“Belief shared by millions, nonsense? Simon Peter, nonsense?” The old man was turned red in the face. “I’ll tell you what the Cephas will say!” he screamed. “He’s not called Rock for nothing. Play dumb, you say, while d’Ollot is merry inciting a crime beyond contemplation. Peter will condemn me on the spot. You saw to your own interests? You looked the other way while faith was mocked? Worse, you failed to hinder the corruption of the innocents? Begone, scoundrel. No, my oh-so-clever friend. No! I will not tolerate the deviltry. Never!”
The wailed remonstrance brought attendants running. Sly lay low in a swath of greenery as his companion raged and shook a fist at the cloud-strewn expanse of blue, the perhaps observant, possibly occasionally responsive celestial space widely rumored to be the safe harbor, after the storm-tossed sea of life, commonly known as heaven. 5
Attendants! Is the wobble an inmate of an asylum? You will think so when I tell you that he’s been talking to a cat. But Jakome is no ordinary sad-sack. He’s a king, I’m afraid, a not terribly effective one. He’s a gentle soul. He hasn’t a ruthless bone in his body. That’s not good when you’re king, not good at all.
Jak was not the monarch he’d been, and what he’d been had never been impressive. Always timid, he had become alarmingly withdrawn. His new habit was to brush long bangs into his eyes, using the heavy crown to hold the fringe in place, to conceal the panic that pinched his brow whenever he was forced to speak officially.6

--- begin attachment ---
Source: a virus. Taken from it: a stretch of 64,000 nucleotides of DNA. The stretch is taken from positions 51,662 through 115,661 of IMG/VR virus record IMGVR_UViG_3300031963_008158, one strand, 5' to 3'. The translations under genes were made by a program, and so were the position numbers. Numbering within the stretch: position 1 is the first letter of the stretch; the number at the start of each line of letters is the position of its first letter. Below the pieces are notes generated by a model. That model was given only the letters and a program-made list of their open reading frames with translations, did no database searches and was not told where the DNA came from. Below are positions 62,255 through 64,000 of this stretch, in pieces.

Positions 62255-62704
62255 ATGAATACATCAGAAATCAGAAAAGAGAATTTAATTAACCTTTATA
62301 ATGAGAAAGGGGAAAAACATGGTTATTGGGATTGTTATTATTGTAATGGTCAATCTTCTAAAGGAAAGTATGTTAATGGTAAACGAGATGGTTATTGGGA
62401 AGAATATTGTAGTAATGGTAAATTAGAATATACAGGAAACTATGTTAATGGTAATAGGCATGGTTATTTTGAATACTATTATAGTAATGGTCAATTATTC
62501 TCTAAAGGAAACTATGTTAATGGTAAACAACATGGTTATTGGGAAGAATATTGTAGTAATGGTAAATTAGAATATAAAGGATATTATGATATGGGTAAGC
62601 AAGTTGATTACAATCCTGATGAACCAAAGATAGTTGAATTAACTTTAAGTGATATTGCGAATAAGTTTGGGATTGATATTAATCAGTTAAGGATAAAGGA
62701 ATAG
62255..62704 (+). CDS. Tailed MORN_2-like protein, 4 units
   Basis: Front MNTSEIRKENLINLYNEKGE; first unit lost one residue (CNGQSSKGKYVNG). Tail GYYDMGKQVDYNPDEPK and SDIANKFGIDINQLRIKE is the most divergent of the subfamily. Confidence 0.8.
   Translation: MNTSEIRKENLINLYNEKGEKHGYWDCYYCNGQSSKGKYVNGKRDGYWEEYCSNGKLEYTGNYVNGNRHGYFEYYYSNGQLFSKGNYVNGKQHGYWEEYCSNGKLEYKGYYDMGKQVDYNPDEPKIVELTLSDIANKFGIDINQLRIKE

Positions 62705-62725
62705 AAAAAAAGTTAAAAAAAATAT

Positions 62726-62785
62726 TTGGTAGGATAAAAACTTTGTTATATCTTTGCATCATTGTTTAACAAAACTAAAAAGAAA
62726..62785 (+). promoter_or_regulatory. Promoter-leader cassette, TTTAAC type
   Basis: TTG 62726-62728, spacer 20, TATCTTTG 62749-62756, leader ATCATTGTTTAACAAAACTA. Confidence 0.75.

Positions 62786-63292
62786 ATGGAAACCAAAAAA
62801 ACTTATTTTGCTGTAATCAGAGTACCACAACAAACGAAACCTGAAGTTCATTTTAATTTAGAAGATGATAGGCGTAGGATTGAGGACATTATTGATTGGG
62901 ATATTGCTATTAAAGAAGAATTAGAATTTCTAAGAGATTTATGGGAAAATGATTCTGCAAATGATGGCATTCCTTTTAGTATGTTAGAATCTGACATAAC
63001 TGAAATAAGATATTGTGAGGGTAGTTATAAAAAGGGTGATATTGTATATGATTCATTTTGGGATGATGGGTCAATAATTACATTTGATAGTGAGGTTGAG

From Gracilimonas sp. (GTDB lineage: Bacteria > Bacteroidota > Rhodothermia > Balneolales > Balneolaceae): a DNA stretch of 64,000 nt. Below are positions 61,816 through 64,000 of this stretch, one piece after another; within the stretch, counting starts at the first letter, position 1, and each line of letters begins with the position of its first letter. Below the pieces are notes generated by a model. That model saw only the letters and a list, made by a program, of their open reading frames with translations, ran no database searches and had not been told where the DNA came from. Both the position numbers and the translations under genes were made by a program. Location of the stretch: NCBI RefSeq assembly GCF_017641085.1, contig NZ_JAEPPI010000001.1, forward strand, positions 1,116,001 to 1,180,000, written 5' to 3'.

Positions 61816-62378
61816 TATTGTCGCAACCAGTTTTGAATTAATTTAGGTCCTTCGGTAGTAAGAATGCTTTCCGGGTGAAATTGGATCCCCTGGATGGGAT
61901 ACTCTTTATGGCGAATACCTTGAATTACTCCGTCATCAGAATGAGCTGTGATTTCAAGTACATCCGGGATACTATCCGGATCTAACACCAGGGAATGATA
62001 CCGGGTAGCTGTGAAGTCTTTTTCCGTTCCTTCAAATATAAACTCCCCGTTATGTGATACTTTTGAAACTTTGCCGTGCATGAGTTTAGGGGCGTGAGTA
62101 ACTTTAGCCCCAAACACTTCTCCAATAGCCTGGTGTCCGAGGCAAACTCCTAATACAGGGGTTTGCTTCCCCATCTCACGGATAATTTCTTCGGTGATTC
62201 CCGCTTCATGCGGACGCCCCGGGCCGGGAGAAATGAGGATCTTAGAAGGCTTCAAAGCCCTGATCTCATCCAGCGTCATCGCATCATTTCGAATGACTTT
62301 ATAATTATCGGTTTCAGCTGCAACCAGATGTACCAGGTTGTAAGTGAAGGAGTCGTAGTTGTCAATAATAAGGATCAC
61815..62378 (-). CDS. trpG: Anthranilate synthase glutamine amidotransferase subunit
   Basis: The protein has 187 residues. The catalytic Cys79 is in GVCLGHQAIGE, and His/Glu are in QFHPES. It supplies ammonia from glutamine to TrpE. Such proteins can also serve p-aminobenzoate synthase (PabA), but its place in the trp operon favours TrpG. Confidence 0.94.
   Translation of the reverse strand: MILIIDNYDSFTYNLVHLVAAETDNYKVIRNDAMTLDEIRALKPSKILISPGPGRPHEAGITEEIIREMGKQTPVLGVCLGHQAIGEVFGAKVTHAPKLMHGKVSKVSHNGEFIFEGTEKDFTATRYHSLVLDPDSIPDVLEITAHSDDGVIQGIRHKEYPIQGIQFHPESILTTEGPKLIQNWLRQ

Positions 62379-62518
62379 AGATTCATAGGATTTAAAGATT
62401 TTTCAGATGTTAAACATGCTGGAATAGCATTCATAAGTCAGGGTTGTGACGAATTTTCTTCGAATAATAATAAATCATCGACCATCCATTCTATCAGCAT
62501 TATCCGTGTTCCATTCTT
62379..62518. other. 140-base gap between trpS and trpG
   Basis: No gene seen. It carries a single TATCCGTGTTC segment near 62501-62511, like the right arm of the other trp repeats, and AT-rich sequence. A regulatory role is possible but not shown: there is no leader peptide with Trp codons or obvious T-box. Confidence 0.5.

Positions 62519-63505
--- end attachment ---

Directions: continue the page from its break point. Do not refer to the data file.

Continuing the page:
The man feared to give his opinion on any matter of importance until the cat hopped onto his lap, whereupon the two would seem to confer. His adherents held that a beleaguered old wreck took comfort from the presence of a beloved pet and played at confiding in it. Others insisted it was a way to humiliate favor-seekers and annoy adversaries. A few attempted to call it circumspection. His enemies used the term dotty freely, but privately, among themselves.
If the conduct were a strategy, it demonstrated no unifying principle. It could not realistically be branded judicious temporizing, nor cunning dissimulation, nor, as much as one wished to believe it, an unremarkable royal fatuity. (Royal fatuity, in those days, encompassed some outrageous behavior.)
His advisors concurred that he was unfit to rule, but they propped him on the throne. The son would, by all indications, be far harder to manage.
- A Basque proverb, meaning shut up, and stay shut up. Chickens, birds in general, do not pee and poop separately. They plop, as we can readily see on our windshields.
- A figure of speech. Do not take it as a statement of belief.
- Bernard Délicieux, aka the Friar of Carcassonne, battled the corruption of the twelfth century church, in a region not far from my imaginary Haute-Navarre.
- He’s a grizzled old man with a long, scrawny neck, a bit buzzard-like. He’s a grizzard, for my money.
- Sly’s view, and a source of considerable contention between the two. He is a staunch humanist, in other words, an atheist. An adorable atheist, I promise.
- I have extracted phrases from here and there for decades, adding them to my word file. I never jotted attributions. (I never thought my story publishable.) I am cobbling credits as best I can. Using the heavy crown is one of my snatches, I couldn’t tell you where it’s from if my life depended on it.